Many medical devices rely on sensors to detect and measures conditions affecting patient health. Generally, physical properties within the body – heartbeat, blood pressure, breath rate, temperature, -- are recorded and transmitted to medical personnel/technology, allowing continuous physiological monitoring of health-specific disorders, to improve the quality of diagnosis and treatment.Read More
Parylene Coating Blog by Diamond-MT
Operationally, a tube is a hollow cylinder composed of glass, metal, plastic or a similar substance, designed to contain or transport something, typically liquids or gases. When many people think of tubing, they envision its use in construction or mechanics. Tubing of this nature is defined not only by its purpose and the stuff its made of, but also by two dimensions -- outside diameter (OD) and wall thickness (WT).Read More
Conformal coatings are surface treatments applied to a wide range of products and devices used for aerospace, automotive, biomedical, consumer, military and numerous other purposes. Their primary objective is providing a protective film that supports a selected device’s ease of use, operating function, and service life, through an exceptional variety of working environments. Liquid Teflon (PTFE) and parylene are two of the more widely used hydrophobic conformal coatings.Read More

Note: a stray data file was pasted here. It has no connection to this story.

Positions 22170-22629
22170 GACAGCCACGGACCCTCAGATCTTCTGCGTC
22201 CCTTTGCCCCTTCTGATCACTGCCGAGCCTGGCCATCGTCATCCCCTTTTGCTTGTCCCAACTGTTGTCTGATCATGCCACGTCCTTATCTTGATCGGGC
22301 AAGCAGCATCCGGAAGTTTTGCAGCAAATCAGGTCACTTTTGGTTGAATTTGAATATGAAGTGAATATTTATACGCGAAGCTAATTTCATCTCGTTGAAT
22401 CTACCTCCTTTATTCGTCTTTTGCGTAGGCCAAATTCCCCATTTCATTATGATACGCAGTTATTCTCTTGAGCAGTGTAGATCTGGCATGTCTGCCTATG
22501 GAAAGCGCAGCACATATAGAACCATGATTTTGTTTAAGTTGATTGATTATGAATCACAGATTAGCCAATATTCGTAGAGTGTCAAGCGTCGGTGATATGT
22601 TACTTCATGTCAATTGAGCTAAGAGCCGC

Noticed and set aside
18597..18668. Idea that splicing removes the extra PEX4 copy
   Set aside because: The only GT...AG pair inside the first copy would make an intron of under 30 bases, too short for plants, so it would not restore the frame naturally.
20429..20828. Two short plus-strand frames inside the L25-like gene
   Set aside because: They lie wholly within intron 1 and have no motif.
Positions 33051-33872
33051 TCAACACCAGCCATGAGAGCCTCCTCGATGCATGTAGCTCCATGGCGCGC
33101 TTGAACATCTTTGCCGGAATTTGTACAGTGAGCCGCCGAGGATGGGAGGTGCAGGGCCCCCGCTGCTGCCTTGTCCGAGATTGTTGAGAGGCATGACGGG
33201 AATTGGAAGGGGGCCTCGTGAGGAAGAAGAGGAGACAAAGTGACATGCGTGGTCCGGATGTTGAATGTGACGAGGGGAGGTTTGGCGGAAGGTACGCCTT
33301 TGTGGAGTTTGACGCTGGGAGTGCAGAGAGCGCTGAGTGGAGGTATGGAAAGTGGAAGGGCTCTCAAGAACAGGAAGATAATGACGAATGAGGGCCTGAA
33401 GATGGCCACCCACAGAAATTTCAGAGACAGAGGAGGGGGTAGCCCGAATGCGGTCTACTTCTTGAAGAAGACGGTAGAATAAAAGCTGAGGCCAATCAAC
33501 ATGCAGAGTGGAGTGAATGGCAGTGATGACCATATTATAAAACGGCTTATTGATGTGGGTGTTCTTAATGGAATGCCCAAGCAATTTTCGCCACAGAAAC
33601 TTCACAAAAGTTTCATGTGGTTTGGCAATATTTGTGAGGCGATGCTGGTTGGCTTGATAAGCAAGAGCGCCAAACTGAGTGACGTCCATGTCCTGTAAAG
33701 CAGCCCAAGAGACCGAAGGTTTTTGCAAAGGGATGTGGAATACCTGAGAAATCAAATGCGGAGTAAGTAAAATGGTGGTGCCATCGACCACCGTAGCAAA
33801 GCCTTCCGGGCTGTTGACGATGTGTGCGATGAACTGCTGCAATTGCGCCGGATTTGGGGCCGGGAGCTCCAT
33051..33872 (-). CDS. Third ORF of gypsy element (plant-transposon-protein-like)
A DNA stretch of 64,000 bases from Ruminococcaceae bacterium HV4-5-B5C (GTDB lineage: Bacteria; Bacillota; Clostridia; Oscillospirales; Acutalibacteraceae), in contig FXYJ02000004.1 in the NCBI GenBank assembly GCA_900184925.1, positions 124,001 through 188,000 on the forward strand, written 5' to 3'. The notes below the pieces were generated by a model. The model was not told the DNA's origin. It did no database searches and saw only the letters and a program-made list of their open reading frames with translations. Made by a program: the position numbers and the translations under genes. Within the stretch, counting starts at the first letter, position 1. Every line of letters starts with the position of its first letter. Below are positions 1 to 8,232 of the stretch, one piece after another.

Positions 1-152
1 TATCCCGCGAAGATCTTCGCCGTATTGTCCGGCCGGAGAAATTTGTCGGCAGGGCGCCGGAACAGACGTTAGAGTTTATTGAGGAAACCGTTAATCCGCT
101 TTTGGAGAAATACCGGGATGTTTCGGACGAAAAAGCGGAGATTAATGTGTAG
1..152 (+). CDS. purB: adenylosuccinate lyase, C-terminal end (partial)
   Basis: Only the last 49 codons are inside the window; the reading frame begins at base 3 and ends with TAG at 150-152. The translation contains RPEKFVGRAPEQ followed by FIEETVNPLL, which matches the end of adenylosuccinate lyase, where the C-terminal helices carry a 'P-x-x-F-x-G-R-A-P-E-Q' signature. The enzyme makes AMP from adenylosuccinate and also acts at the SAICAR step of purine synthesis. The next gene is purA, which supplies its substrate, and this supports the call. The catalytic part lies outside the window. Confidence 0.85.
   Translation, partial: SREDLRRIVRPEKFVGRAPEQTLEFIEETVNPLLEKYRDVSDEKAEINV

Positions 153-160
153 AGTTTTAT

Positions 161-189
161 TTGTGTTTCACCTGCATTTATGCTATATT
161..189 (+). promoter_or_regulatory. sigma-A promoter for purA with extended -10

Biocompatible parylene conformal coatings provide superior protection for medical stents. They represent an enabling technology consistently applied to medical devices of all types for 35 years, to diminish problems stemming from surface microporosity and consequent biofluid corrosion after implant. Providing a reliable barrier to chemicals and moisture, parylene’s static and dynamic coefficients of friction are comparable to those of Teflon.Read More
Parylene conformal coating boasts a bevy of benefits and properties that make it an appealing choice for a variety of medical device applications. Chief among parylene’s advantages for medical applications, however, is that it meets USP Class VI and ISO 10993 biocompatibility requirements—a characteristic that is essential for many critical medical products and that other types of conformal coating sometimes lack.
A downfall for wet chemistry, liquid coatings such as silicones, acrylics, epoxy, or urethanes is that they do not meet bio-compatibility requirements and cannot be applied with precise control. On the contrary, parylene does not out-gas and is very effective against the passage of contaminants from both the body to substrate or substrate to body.